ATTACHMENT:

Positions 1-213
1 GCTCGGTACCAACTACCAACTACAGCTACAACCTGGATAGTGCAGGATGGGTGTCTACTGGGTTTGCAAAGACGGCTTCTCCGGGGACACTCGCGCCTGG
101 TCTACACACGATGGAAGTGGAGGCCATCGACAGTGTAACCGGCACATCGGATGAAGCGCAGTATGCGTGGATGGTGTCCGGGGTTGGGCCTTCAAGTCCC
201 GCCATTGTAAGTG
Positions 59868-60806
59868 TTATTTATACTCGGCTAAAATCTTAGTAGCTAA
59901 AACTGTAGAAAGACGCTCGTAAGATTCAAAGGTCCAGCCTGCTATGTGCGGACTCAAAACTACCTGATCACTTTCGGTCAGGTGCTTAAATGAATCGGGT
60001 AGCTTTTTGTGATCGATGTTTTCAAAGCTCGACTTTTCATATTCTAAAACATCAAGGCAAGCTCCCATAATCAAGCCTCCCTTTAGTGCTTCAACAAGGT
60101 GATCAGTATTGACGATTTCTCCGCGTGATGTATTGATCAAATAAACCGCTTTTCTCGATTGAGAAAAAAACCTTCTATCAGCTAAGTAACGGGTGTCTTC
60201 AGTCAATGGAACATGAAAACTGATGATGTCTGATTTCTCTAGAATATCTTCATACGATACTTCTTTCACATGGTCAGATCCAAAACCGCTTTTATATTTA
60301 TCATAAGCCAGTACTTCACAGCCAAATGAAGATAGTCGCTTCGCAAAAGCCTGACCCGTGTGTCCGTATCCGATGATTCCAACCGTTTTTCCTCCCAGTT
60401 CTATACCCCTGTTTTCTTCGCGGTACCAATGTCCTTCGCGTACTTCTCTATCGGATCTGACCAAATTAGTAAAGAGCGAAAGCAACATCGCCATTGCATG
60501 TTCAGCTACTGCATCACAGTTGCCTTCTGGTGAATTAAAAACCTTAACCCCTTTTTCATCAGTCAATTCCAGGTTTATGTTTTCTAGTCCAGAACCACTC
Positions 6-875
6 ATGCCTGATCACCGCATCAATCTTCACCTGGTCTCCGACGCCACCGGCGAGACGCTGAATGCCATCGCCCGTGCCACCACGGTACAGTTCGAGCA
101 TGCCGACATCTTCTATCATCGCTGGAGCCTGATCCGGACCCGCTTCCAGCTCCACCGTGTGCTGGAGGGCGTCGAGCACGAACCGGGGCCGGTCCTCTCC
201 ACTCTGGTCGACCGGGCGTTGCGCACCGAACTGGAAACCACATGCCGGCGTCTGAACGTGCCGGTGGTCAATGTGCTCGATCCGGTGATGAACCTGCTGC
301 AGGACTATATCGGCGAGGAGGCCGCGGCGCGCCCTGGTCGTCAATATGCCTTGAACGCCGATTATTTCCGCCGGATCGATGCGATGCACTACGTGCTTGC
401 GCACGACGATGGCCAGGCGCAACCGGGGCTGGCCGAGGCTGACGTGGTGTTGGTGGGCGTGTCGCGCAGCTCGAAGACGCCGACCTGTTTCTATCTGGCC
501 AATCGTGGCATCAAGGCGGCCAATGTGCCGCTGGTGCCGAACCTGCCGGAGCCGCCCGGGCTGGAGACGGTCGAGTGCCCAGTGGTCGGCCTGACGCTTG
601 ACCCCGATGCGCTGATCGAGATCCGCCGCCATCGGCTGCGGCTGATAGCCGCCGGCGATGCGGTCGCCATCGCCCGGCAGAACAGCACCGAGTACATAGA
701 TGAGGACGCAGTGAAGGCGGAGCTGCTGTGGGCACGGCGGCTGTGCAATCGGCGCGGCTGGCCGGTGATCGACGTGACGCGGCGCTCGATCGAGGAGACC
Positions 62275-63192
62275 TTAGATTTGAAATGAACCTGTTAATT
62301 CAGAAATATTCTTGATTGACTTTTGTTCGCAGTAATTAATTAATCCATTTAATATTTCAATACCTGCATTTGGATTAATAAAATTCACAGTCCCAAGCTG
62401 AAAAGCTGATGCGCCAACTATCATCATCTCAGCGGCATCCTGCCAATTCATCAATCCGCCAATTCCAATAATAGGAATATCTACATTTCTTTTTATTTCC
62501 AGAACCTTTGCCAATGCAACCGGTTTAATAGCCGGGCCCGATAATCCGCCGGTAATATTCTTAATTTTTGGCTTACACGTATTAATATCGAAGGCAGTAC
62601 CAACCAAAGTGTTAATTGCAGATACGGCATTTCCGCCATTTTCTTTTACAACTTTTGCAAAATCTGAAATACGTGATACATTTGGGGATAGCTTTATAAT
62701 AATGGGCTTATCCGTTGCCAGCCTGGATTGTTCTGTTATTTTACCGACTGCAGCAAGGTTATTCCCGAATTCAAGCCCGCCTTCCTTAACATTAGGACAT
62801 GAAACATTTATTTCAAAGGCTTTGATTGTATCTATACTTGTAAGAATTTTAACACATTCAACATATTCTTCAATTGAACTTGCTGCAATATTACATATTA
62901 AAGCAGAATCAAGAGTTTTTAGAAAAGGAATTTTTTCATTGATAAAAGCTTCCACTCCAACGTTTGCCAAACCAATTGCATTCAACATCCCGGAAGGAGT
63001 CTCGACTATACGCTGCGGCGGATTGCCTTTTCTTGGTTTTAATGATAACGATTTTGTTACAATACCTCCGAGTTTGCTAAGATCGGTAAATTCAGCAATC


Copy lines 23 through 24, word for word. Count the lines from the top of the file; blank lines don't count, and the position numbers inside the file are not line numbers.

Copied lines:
Positions 62275-63192
62275 TTAGATTTGAAATGAACCTGTTAATT